Marshland: On hostile land
- A crime investigation attempts to be the feverish tale of a shady and violent era. Filmed with great care, precision and skill, a film discovered in competition at San Sebastian
1980 was a decisive moment for the history of Spain, then a chauvinist country, in crisis (like now) and turbulent: it was not only the year prior to the attempted coup d’état by Colonel Tejero, but, with a green democracy, two worlds were colliding – one new, the other old – they could barely survive side by side... and would continue to do so for a long time. In this context Alberto Rodríguez has set the political plot of Marshland [+see also:
interview: Alberto Rodríguez
film profile] (La isla minima), his sixth film, written together with his usual screenplay companion: Rafael Cobos, who previously collaborated in the making of Unit 7 [+see also:
film profile], After [+see also:
film profile] and 7 vírgenes [+see also:
The storyline presents us with the site where the action will occur: the Guadalquivir wetlands, a unique, humid and swampy location, where rice is cultivated on a land criss-crossed by roads, waterways and boats; a plain which, from high above, might resemble a jigsaw, a puzzle, a magnetic universe where birds and humans share space equally. These aerial shots, filmed thanks to the use of drones, and digitally retouched, punctuate the story and illustrate the mysterious beauty of a landscape which, using the cinema cliché, becomes just another character, or even a state of mind, that pulsates during the entire movie.
Two teenagers disappeared here during the local festivities. Two policemen are destined, from Madrid, to take on the case. One, the younger, is idealistic and progressive and is going to be a father soon. The other, an old school opportunist, is keeping secrets that he would do well not to reveal. They are, thus, what the genre has shown us a thousand times: two complex men who would never be friends or colleagues unless they are forced to take on a mission and to obey their superiors. And they will have to share a lot more than they might expect following a number of investigations which will bring them to question their beliefs, methods and principles. Because the boundaries between legal and criminal are easier to cross than you might think, especially when you’re trying to find a serial killer.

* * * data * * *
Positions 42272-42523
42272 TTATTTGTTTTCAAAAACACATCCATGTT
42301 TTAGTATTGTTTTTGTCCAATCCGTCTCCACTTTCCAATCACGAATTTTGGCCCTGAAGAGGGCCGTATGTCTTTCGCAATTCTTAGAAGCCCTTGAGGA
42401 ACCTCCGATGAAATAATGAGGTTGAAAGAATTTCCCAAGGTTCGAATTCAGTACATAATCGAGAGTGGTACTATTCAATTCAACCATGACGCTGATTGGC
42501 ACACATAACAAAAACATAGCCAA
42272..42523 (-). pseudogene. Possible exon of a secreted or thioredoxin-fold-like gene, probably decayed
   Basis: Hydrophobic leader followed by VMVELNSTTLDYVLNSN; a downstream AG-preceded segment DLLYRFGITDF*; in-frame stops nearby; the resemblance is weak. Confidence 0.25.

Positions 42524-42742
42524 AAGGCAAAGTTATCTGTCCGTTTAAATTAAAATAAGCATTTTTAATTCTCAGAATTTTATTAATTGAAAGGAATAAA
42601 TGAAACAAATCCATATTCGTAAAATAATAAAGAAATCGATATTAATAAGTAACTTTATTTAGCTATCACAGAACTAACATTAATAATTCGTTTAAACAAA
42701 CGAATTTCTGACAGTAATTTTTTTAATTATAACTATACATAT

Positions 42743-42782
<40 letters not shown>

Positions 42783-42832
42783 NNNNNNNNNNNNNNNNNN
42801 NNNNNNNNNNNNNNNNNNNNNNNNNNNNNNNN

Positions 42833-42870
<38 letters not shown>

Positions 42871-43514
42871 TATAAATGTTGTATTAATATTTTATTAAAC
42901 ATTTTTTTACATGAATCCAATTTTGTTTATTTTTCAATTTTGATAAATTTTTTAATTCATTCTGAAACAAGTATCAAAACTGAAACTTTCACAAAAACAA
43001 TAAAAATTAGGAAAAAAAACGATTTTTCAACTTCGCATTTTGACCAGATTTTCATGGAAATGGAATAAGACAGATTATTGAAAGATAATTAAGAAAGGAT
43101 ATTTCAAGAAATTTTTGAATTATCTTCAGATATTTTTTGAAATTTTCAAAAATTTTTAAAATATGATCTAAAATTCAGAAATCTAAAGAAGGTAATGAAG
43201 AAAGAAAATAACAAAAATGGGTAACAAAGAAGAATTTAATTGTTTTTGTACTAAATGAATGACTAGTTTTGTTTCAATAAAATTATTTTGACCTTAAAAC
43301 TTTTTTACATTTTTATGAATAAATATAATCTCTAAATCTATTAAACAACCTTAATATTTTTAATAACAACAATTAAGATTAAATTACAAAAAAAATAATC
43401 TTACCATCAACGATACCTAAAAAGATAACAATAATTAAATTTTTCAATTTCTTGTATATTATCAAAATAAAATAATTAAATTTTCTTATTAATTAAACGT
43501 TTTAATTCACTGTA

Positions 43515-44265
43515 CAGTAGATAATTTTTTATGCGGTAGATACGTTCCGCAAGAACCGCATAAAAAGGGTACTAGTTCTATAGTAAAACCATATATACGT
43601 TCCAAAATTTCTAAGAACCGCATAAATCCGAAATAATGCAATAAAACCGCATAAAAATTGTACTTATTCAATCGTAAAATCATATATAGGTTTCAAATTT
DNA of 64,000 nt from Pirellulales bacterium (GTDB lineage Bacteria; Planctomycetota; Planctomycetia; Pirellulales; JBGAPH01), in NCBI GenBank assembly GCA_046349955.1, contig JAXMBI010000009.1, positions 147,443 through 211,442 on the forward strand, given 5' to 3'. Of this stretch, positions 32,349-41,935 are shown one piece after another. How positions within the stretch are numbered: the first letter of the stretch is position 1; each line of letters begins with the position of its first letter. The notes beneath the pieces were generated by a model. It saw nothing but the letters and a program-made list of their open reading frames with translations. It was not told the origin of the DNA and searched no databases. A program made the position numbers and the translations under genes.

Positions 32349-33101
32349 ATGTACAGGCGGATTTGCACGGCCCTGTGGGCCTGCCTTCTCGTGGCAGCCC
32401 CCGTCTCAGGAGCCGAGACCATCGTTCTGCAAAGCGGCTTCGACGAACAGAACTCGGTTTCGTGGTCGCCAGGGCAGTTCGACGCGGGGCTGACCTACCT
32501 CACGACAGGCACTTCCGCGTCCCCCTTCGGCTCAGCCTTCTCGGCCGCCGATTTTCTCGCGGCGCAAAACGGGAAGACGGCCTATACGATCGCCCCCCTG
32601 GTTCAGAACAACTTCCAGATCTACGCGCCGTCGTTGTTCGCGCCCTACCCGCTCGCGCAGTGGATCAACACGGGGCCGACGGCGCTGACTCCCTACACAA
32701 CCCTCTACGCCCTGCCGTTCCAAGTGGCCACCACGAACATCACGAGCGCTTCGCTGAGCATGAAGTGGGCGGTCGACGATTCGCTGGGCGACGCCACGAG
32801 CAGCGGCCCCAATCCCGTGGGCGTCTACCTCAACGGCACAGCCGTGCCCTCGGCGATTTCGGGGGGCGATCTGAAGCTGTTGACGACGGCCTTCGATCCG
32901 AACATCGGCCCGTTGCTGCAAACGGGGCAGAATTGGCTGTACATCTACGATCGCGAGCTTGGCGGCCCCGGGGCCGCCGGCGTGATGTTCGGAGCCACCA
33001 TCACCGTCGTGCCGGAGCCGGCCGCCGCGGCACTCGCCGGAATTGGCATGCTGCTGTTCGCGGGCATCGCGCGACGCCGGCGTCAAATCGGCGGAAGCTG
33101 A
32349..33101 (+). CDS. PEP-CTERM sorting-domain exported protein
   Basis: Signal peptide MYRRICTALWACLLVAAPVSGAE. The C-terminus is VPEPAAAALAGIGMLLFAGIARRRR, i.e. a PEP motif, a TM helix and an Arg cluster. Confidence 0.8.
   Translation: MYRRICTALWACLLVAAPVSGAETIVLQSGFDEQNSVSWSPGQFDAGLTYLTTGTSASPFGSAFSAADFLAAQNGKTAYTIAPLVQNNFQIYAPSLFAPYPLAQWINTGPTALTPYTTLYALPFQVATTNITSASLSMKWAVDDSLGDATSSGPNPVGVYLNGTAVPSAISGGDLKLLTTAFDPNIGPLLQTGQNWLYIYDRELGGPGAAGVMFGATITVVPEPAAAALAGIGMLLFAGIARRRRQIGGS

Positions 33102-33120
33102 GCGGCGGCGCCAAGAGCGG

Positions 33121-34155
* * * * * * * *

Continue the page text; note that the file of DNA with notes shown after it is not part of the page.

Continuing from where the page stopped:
Indeed, as the reader will have gathered from above, La isla mínima recalls that southern North American cinema that we’ve enjoyed on so many occasions. Its unwholesome atmosphere also evokes David Fincher and the TV series True detective. It even brings to mind David Lynch in its portrait of a stifling microcosm, with some disturbing presences and with the disappearance of young people, by pointing the finger at their loved ones and neighbours as suspects. All of that emphasises the twisted atmosphere which permeates the movie, in which corruption, power and suspicion dominate above the alleged democracy that was supposed to bring reform to a country which, in such isolated places, remained anchored in the previous forty years of darkness.
Rodríguez displays great skill, as he did in his successful Unit 7, when it comes to filming deft action scenes on difficult terrain. On the other hand, his characters lack empathy: although his tale is tremendous, he doesn’t succeed in moving us as he should. The cast doesn’t help either: the lead couple Javier Gutiérrez/Raúl Arévalo is not turbulent enough to instil the undercurrents that, are supposed to, agitate said characters.
Even so, La isla mínima is set to be one of the best bets for Spanish cinema this season, as it has the promotional support of Atresmedia Cine’s media group; Atresmedia is co-producer of the movie together with Atípica Films and Sacromonte Films.
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